I just finished reading this, and had to review it. I got this from the library thinking that I might be able to glean some good information from it. I ended up reading it cover to cover, and more importantly it has really helped to expand my understanding of indigenous land management.
Nabhan refuses to see the world in simplistic terms, and does an excellent job of advancing the case that traditional land-based cultures and their agricultural practices are vital to both the future of agriculture as well as the health of the planet. He critiques many of our current attitudes as well as showing the great value of wild plants and indigenous crops, while avoiding black and white answers to the problems we face.
Each chapter weaves together compelling stories of the author’s experiences with different cultures and crops, with many fascinating details and complex traditional land management concepts.
I was particularly interested in the idea put forward that not only are small scale indigenous farmers more knowledgeable about the ecosystems that they live in than large scale commercial farmers, but maybe also many hunter-gatherers. The farmers do have to have long unbroken agricultural traditions and still rely partially on hunting and gathering for this to be true.
I strongly recommend Enduring Seeds to anyone interested in wild plants, indigenous cultures, ecology, plant breeding, or heirloom crops. another good read.
This is just a short photo essay showing aniseroot seeds in early February and aniseroot flowers in early May. All of the photos were shot in the same location in the woods behind where we live. What a difference three months makes.
This past Saturday I went hiking with a friend. We looked for morels, but didn’t find any. We did find plenty of other wonderful woodland delights.
There were flowers blooming on pawpaw trees both along the main trail, and in many of the more open areas of the woods. I had only ever seen pictures of their flowers before, and was surprised at how many there were. If you are ever in the woods and see these, take a minute and take a closer look.
The pawpaw flowers will in turn develop into large fragrant fruits. I hope to make it back to this area right at the peak of their season. If I collect more than can be used fresh, Teresa Marrone has directions for drying pawpaw slices in her book Abundantly Wild.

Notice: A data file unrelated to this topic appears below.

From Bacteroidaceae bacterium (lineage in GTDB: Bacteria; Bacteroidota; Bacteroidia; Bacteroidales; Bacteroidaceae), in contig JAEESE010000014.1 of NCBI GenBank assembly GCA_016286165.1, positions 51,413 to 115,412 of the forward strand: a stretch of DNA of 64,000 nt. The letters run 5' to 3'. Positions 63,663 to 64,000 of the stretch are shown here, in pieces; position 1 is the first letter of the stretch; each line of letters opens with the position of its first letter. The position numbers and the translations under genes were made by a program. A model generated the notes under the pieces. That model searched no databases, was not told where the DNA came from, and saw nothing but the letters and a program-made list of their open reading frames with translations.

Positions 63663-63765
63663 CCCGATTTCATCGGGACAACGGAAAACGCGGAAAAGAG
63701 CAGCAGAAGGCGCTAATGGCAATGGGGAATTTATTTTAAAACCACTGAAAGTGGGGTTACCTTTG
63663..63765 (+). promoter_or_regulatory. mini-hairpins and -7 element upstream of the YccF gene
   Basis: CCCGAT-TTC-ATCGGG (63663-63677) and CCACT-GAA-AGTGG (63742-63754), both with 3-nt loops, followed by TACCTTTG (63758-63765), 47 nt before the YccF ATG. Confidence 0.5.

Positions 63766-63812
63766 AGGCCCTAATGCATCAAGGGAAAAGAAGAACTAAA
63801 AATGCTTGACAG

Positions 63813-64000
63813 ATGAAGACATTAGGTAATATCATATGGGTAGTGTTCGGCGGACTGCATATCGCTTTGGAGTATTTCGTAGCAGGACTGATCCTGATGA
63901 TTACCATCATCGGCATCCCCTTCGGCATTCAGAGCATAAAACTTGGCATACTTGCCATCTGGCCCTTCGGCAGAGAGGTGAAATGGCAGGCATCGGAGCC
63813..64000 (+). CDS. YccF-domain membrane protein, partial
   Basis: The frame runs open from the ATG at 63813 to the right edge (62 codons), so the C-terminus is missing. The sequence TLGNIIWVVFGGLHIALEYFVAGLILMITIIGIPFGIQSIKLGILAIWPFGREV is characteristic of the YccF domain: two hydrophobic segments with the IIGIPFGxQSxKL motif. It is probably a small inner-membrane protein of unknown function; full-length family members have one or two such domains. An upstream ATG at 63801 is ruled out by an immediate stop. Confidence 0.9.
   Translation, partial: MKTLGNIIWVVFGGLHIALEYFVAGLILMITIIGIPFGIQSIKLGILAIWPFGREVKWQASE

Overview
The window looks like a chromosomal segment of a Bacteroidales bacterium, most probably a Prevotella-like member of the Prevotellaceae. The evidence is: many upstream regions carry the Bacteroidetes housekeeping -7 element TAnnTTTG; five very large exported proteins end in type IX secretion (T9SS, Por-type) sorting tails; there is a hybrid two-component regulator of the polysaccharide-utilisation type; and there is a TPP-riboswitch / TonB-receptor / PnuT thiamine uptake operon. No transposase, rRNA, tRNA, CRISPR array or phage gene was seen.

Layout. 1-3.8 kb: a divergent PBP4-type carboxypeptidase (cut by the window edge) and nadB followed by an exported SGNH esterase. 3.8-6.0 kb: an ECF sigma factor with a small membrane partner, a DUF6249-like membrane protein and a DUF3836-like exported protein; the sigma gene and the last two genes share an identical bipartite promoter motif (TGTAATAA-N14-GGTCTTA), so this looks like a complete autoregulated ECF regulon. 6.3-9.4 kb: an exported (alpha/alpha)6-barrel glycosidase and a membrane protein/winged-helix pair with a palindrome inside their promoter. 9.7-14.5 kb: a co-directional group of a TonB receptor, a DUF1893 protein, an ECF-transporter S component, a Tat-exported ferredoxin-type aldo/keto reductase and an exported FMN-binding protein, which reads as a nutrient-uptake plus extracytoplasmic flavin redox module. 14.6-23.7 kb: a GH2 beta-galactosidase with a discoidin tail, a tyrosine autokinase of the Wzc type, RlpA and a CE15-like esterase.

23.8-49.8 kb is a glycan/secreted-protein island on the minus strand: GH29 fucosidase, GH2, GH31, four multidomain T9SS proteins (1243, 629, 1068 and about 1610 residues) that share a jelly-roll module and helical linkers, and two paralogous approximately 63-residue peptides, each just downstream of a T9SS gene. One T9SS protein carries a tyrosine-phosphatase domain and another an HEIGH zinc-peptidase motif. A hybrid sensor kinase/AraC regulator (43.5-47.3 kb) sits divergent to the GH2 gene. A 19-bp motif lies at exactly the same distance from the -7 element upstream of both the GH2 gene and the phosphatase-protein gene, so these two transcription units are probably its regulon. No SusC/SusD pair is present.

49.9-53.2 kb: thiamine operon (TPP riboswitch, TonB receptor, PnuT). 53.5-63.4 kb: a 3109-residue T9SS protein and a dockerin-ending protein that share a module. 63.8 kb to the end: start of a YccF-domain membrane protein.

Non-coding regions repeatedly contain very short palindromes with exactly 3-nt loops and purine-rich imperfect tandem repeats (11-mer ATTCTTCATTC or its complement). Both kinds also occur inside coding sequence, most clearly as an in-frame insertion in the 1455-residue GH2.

My neighbors have some wild ginger plants in one of their partially shaded flowerbeds, but these were the first wild wild ginger plants that I have ever found. Apparently the rhizomes taste like a milder version of commercial ginger. They could make a nice addition to a woodland forage garden, especially since they tend to associate with lots of other useful native plants like honewort, aniseroot, violet, solomon’s seal, spring beauty, etc.
Wild ginger flowers are hidden away at the base of the stems, and very beautiful in their own way. It is well worth the effort to find them even if you don’t plan on harvesting the root.
At one point while we were hiking we had to jump over a small fast moving creek. My friend spotted this crayfish. While at some point I would like to start including crayfish in my diet, we just watched this one until it slipped back into the water.
On Sunday my wife and son and I went for a walk in the woods at the park near here. I was glad to see that the sassafras trees were blooming and the leaves were opening up. I love sassafras tea, and while many people prefer to dig the roots, I think the leaves are every bit as good.
I went back Tuesday and picked a small bag of leaves. Now we have sassafras iced tea in the fridge, and a decent amount of leaves dried for the winter.
Thanks for reading and sharing in the little treasures that the woods have hidden around every corner.
* any pictures or descriptions of plants (or fungi) or information about them is provided for your information and inspiration. I highly recommend foraging, but buy yourself a reliable guide like either of Samuel Thayer’s books from Forager’s Harvest Press.
** I rely heavily on Nature’s Garden and The Forager’s Harvest by Samuel Thayer, and to a lesser extent Identifying and Harvesting Edible and Medicinal Plants by Steve Brill, as well as Abundantly Wild by Theresa Marrone. All of these books are quite good, however I find Thayer’s work to be the most reliable and detailed.